After four years of hard work, Devon earned a mechanical engineering degree from a competitive university, accepted a great job offer, and moved to a top location for 20-somethings. He had a girlfriend he adored, supportive parents, and a strong church community. On paper, his life looked great. In reality, six months after graduation, Devon was more than overwhelmed:
It’s just been the biggest beast I’ve ever had to go up against. I’m writing with tears flowing, emotions overwhelming me. . . . I am blessed beyond belief with caring parents, an incredible girlfriend, the best friends, a church community, and a small group of guys. Even with all of this great support, my first job and everything that comes with it has been more than overwhelming at times. . . . It’s like nothing I’ve been through.
Devon isn’t alone in feeling this way. In fact, even for the best, brightest, and most prepared students, the transition out of college is still one of the most difficult changes they will face up to this point in their lives. In my role as a college minister, it’s not uncommon for me to hear from former students with questions like, “Why does the first year out have to be so hard?” Or, “Is it normal that I want to pack my bags and ask my parents to pick me up and take me home?”
Being in transition is tough! Simply trying to make it in the world when we’re going through one of the most difficult in-between times can cause any of us to want to phone a parent or friend for a life-flight rescue out of it. When so many aspects of life shift at once, it can feel overwhelming to know how to pursue faithfulness, and exhausting to try.
I’ve watched many alumni struggle in their first stretch out of college, and I’ve also lived the challenge during my own rocky transition. Entering the “real world” came as a shock to the system in ways no one had prepared me to consider. I wrestled with loneliness, career indecision, and basic budgeting. On a deeper level, I struggled with questions of faith, doubt, and identity. I was used to playing the role of a student, and I didn’t know how to measure success in a system that wasn’t set up like college. Simply put, I struggled to make life work in many areas, and—for a time—I thought I was the only one who felt this way.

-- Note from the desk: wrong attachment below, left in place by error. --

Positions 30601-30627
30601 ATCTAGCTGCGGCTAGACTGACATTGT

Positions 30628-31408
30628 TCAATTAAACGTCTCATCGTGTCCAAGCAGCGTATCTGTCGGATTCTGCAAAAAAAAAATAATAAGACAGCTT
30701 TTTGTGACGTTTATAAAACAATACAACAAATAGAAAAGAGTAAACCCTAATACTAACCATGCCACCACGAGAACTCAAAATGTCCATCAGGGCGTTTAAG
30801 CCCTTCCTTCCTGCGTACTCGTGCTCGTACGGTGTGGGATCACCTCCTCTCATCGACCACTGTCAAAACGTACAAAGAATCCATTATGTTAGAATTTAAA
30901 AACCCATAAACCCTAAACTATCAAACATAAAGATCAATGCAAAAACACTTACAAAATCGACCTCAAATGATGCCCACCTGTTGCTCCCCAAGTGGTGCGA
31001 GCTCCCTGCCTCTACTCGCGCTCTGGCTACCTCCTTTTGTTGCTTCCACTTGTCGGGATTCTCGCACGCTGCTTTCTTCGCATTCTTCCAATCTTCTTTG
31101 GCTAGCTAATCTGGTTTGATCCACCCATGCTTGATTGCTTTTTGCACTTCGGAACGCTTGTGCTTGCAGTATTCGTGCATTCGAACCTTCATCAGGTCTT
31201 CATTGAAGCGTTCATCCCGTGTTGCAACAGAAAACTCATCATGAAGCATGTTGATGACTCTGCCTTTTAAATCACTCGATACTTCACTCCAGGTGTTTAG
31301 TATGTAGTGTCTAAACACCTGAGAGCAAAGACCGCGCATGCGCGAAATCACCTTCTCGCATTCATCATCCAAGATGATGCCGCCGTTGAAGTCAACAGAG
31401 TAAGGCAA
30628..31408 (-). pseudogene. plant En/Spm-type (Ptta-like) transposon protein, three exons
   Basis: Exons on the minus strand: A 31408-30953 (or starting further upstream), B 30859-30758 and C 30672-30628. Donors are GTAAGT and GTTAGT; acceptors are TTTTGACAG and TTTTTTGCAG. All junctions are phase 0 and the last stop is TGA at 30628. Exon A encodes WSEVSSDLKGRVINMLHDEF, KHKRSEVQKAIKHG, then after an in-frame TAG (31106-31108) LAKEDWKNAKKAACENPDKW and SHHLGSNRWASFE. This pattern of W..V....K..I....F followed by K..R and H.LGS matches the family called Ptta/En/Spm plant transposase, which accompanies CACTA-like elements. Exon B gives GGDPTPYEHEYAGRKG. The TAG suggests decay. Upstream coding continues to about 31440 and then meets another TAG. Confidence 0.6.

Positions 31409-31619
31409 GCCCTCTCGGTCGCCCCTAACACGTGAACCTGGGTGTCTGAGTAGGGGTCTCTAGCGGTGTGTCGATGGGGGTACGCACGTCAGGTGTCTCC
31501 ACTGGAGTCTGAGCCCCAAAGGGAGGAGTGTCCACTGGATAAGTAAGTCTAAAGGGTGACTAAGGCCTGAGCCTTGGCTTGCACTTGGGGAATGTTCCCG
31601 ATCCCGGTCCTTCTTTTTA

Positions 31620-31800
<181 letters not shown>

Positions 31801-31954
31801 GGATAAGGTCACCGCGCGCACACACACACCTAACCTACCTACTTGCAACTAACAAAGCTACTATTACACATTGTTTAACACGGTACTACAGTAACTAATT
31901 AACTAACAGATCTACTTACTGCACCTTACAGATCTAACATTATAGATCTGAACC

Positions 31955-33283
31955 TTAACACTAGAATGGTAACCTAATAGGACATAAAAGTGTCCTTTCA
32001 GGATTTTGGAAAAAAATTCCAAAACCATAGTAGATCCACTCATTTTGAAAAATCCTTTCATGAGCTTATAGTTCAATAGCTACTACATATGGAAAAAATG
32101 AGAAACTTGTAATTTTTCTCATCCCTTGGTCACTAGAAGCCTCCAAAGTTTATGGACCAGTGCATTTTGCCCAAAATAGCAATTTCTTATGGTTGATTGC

Both my personal and professional experience have taught me that the transition comes with challenges, but it will be even more difficult for those who are not prepared. While we cannot remove all of the obstacles, those who work with students can help by closing the gap between students’ expectations and the reality they will likely face. We can offer resources, opportunities, and support during college to prepare students for life beyond it.
As churches, campus ministries, and colleges begin to do their part, students must also do theirs. Because the transition is so multifaceted, students must think about readiness beyond a checklist of a few key items needed to graduate, such as a resume, job offer, or diploma, important as those are. Students can—and should—leverage their entire college experience to prepare for what comes next.
Students who realize that transition is more than just a job offer or paycheck in hand may agree with this senior who says, “College [professors, advisors, etc.] stresses the importance of preparing for graduation and the job, but they cover none of the topics that concern me most.” About 12 years ago, my colleagues and I noticed we needed to do more to address students’ most pressing issues. Our solution led to the launch of a senior-year experience called Senior EXIT, a ministry that prepares students at Penn State for the transition into the next phase. Through this program we address both the philosophical and the practical realities of post-college life. We help seniors “pack their bags” with the resources they will need to faithfully navigate the changes, challenges, and choices of the first year out. Our hope is not only to prepare students to successfully exit college, but also to see them flourish in the months and years that follow.